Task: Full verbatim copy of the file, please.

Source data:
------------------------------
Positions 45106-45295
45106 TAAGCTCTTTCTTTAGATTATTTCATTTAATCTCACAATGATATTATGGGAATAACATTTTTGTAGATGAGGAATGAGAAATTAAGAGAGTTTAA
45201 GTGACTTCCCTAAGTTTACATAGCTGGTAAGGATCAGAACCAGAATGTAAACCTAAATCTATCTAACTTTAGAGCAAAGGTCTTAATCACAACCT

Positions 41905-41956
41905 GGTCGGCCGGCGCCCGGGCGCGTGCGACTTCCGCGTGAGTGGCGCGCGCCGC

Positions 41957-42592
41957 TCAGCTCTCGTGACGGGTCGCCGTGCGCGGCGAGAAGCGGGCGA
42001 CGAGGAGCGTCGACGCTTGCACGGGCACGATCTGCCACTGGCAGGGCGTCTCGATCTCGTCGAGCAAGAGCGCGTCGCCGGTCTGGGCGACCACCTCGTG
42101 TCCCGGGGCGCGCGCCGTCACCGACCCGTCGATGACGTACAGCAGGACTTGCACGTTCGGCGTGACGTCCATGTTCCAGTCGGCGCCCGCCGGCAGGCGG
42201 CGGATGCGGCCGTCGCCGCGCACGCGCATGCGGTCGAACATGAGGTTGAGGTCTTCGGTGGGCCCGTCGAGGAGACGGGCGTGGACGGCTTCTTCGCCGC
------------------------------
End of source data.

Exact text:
Positions 45106-45295
45106 TAAGCTCTTTCTTTAGATTATTTCATTTAATCTCACAATGATATTATGGGAATAACATTTTTGTAGATGAGGAATGAGAAATTAAGAGAGTTTAA
45201 GTGACTTCCCTAAGTTTACATAGCTGGTAAGGATCAGAACCAGAATGTAAACCTAAATCTATCTAACTTTAGAGCAAAGGTCTTAATCACAACCT

Positions 41905-41956
41905 GGTCGGCCGGCGCCCGGGCGCGTGCGACTTCCGCGTGAGTGGCGCGCGCCGC

Positions 41957-42592
41957 TCAGCTCTCGTGACGGGTCGCCGTGCGCGGCGAGAAGCGGGCGA
42001 CGAGGAGCGTCGACGCTTGCACGGGCACGATCTGCCACTGGCAGGGCGTCTCGATCTCGTCGAGCAAGAGCGCGTCGCCGGTCTGGGCGACCACCTCGTG
42101 TCCCGGGGCGCGCGCCGTCACCGACCCGTCGATGACGTACAGCAGGACTTGCACGTTCGGCGTGACGTCCATGTTCCAGTCGGCGCCCGCCGGCAGGCGG
42201 CGGATGCGGCCGTCGCCGCGCACGCGCATGCGGTCGAACATGAGGTTGAGGTCTTCGGTGGGCCCGTCGAGGAGACGGGCGTGGACGGCTTCTTCGCCGC